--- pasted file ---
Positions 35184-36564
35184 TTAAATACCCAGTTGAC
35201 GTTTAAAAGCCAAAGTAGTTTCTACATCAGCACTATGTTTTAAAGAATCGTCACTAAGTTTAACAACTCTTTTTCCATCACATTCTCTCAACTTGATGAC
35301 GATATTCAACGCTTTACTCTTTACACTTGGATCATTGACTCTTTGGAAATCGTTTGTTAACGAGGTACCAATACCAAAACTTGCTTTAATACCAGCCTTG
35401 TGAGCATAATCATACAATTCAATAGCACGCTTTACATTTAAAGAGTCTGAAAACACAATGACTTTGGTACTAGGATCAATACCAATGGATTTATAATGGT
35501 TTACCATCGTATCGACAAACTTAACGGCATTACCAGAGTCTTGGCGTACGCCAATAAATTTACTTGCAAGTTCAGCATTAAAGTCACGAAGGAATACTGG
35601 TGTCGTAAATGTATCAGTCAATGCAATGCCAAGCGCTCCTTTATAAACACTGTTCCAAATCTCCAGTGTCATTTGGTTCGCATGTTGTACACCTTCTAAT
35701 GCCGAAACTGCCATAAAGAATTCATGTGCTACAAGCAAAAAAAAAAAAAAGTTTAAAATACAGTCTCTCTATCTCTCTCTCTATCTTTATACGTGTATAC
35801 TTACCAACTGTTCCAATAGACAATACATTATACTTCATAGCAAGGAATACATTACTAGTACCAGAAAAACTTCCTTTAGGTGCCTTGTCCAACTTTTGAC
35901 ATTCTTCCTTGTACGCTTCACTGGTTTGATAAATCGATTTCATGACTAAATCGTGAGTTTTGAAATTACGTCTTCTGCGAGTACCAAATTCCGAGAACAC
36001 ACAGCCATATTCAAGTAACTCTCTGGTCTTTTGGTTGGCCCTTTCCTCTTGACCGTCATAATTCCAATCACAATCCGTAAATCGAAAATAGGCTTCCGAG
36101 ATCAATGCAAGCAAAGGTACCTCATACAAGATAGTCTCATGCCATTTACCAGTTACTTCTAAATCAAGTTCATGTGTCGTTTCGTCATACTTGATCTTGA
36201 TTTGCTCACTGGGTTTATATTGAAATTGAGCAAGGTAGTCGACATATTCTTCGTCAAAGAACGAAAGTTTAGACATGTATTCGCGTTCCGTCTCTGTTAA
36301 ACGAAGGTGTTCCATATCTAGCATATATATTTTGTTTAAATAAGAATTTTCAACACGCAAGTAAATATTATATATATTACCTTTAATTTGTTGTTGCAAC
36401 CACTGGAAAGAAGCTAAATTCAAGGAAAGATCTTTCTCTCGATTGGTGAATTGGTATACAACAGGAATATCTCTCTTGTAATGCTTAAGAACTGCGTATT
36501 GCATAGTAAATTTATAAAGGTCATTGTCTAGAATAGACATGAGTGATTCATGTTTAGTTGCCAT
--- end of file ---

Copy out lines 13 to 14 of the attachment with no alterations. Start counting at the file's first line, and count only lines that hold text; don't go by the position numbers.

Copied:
36201 TTTGCTCACTGGGTTTATATTGAAATTGAGCAAGGTAGTCGACATATTCTTCGTCAAAGAACGAAAGTTTAGACATGTATTCGCGTTCCGTCTCTGTTAA
36301 ACGAAGGTGTTCCATATCTAGCATATATATTTTGTTTAAATAAGAATTTTCAACACGCAAGTAAATATTATATATATTACCTTTAATTTGTTGTTGCAAC